Too good to be left to the historians...

A few weeks ago, a book was published, (and) written by Russel Tarr: History teacher extraordinaire, coding legend and creator of Active History (which my History colleague plunders regularly)

I had to order a copy as, although I'm not a History teacher (as I hope you'd gathered by now)... I am a teacher, and someone who has used Russel's ideas in the geography classroom for many years, whether they be ClassTools sheets and interactive elements or pedagogical approaches. I've also taught a bit of KS3 History in my time (I remember having to teach about the Vikings and the Norman Conquest some years ago, and did my best to turn it into Geography)

Russel has now collected many of his ideas into this book, which can be purchased from your usual online retailer.
It's a 'print-on-demand' style edition, which limits the formatting options, and also means that the only colour photos are on the front and back cover, but this isn't a problem, as it's the ideas which are the important building blocks of the book, and these are clearly laid out. It's good to see that pp.18-19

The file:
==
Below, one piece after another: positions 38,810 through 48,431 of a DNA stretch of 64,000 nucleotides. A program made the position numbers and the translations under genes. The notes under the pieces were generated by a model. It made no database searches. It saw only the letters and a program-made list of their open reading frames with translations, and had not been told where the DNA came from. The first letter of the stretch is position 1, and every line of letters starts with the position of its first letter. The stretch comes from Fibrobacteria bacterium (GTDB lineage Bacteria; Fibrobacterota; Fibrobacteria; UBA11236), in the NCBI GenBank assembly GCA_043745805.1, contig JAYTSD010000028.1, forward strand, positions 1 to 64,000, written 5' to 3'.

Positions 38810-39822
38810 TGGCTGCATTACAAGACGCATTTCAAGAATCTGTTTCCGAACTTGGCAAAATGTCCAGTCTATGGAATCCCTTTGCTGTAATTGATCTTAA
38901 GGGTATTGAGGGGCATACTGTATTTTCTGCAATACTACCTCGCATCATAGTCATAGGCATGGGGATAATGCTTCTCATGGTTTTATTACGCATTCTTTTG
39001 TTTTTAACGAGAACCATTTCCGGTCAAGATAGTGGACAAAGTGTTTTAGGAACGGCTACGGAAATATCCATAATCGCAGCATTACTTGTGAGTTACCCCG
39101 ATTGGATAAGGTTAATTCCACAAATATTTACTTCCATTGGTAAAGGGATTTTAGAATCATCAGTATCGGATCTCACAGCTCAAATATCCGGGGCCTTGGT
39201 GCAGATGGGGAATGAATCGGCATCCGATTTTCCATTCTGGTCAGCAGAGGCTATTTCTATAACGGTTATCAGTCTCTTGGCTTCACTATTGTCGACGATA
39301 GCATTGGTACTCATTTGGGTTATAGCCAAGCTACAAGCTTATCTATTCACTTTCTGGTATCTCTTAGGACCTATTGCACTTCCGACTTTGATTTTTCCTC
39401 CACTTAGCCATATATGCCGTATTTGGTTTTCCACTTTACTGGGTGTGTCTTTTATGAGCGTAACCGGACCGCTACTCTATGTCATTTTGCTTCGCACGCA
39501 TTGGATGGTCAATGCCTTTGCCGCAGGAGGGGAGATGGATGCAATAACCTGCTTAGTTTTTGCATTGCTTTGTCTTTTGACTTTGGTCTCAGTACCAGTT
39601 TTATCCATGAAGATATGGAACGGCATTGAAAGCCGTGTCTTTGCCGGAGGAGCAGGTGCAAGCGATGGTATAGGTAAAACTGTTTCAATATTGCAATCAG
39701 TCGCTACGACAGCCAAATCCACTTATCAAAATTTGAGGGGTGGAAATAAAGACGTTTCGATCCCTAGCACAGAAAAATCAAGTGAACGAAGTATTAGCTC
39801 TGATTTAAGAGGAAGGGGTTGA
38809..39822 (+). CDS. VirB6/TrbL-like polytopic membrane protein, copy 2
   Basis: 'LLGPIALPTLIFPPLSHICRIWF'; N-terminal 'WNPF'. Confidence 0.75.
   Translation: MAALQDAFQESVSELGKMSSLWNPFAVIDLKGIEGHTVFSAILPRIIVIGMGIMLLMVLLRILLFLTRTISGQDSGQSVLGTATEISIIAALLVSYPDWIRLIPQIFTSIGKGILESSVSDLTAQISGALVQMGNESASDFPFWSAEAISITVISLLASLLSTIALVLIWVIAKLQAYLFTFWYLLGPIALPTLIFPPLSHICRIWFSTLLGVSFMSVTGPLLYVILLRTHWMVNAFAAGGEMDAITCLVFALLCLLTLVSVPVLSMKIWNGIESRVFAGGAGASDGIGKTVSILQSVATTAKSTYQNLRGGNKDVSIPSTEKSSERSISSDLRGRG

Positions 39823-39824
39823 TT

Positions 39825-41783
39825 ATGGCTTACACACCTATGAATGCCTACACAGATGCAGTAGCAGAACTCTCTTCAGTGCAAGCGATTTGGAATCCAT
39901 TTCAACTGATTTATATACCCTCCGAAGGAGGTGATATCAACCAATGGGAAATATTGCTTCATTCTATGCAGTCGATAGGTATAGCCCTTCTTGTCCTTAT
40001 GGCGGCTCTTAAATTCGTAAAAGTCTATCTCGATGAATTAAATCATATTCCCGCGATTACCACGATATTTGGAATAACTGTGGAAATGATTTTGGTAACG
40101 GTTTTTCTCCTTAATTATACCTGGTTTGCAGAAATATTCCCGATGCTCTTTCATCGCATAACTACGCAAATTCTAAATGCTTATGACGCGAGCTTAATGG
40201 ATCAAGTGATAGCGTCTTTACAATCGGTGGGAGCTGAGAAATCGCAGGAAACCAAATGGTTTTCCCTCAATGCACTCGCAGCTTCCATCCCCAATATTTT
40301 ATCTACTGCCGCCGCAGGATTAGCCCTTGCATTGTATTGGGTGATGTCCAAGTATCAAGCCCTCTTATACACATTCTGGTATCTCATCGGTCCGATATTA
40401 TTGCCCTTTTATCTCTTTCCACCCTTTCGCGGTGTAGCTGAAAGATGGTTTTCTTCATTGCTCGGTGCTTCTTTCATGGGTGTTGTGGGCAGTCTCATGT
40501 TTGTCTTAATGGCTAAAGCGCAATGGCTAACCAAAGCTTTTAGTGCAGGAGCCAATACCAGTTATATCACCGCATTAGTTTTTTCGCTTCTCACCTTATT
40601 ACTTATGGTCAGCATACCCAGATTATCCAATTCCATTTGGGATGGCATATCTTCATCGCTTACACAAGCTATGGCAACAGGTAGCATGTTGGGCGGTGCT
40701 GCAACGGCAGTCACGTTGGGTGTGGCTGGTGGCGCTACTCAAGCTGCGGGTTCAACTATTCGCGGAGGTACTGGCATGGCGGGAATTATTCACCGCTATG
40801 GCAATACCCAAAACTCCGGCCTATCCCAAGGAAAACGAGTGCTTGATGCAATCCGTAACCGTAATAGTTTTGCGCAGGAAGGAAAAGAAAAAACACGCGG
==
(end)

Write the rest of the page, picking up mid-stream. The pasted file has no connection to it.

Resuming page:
The photos are a combination of students at work, students' work itself, and screenshots from the web based content and handouts that Russel has produced. Most of the ideas in the book could be followed without any additional cost, and the book connects their use with the particular pedagogical thought behind his activities, some of which have proved a little controversial in the past (see p. 46)

The book is split into 10 sections which range from knowledge, to display, to particular skills such as essay writing. This format works well, and provides a variety of strategies for teachers of all subjects and levels of experience from the NQT to the experienced teacher looking for a new angle on teaching new topics.

This book would be a great addition to any geography department's professional library, and form the basis for some discussions relating to pedagogy, and the teaching of some of the more controversial topics that we have to guide students through - my current conflict teaching on Israel-Palestine requires a balance which connects with some of Russel's ideas for teaching political and social history. A quick flick through the book gave me a rough tally of about 40% of the ideas and tools that I'd already used in my teaching- ranging from hexagons (get yourself a Fiskars hexagon cutter as I have and use Russel's web tool which provides hexagons the same size ready for cutting out) to designing accessories for Playmobil (or Lego in our case) figures.

The ideas will need a little adaptation of course to take them from a historical focus to a geographical focus.

The book is currently a #1 best seller in 'History of Education' on Amazon, and has also given me an additional impetus to collate some of my own favourite tools and ideas into a book perhaps at some stage...